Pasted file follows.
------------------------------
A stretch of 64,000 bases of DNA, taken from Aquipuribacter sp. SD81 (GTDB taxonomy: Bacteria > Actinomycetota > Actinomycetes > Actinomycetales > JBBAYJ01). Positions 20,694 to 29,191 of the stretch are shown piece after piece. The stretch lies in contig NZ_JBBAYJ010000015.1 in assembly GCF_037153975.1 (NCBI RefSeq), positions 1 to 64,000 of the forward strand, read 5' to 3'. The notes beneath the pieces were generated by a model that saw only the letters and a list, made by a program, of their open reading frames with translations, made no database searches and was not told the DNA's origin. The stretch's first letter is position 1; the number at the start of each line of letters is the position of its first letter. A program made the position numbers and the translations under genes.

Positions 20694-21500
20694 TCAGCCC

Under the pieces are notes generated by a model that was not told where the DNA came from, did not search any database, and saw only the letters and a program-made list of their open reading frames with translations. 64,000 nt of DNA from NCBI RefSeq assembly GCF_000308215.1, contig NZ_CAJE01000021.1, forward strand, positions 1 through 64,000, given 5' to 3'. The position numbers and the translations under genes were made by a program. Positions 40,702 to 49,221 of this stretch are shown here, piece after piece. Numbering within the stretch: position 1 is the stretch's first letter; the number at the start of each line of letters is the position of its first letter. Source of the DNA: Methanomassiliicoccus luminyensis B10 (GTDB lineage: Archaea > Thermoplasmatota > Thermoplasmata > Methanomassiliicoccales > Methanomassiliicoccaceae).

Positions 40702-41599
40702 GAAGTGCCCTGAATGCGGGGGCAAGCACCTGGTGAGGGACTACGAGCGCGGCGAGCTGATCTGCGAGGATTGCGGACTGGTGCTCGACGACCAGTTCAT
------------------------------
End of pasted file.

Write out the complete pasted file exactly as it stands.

A stretch of 64,000 bases of DNA, taken from Aquipuribacter sp. SD81 (GTDB taxonomy: Bacteria > Actinomycetota > Actinomycetes > Actinomycetales > JBBAYJ01). Positions 20,694 to 29,191 of the stretch are shown piece after piece. The stretch lies in contig NZ_JBBAYJ010000015.1 in assembly GCF_037153975.1 (NCBI RefSeq), positions 1 to 64,000 of the forward strand, read 5' to 3'. The notes beneath the pieces were generated by a model that saw only the letters and a list, made by a program, of their open reading frames with translations, made no database searches and was not told the DNA's origin. The stretch's first letter is position 1; the number at the start of each line of letters is the position of its first letter. A program made the position numbers and the translations under genes.

Positions 20694-21500
20694 TCAGCCC

Under the pieces are notes generated by a model that was not told where the DNA came from, did not search any database, and saw only the letters and a program-made list of their open reading frames with translations. 64,000 nt of DNA from NCBI RefSeq assembly GCF_000308215.1, contig NZ_CAJE01000021.1, forward strand, positions 1 through 64,000, given 5' to 3'. The position numbers and the translations under genes were made by a program. Positions 40,702 to 49,221 of this stretch are shown here, piece after piece. Numbering within the stretch: position 1 is the stretch's first letter; the number at the start of each line of letters is the position of its first letter. Source of the DNA: Methanomassiliicoccus luminyensis B10 (GTDB lineage: Archaea > Thermoplasmatota > Thermoplasmata > Methanomassiliicoccales > Methanomassiliicoccaceae).

Positions 40702-41599
40702 GAAGTGCCCTGAATGCGGGGGCAAGCACCTGGTGAGGGACTACGAGCGCGGCGAGCTGATCTGCGAGGATTGCGGACTGGTGCTCGACGACCAGTTCAT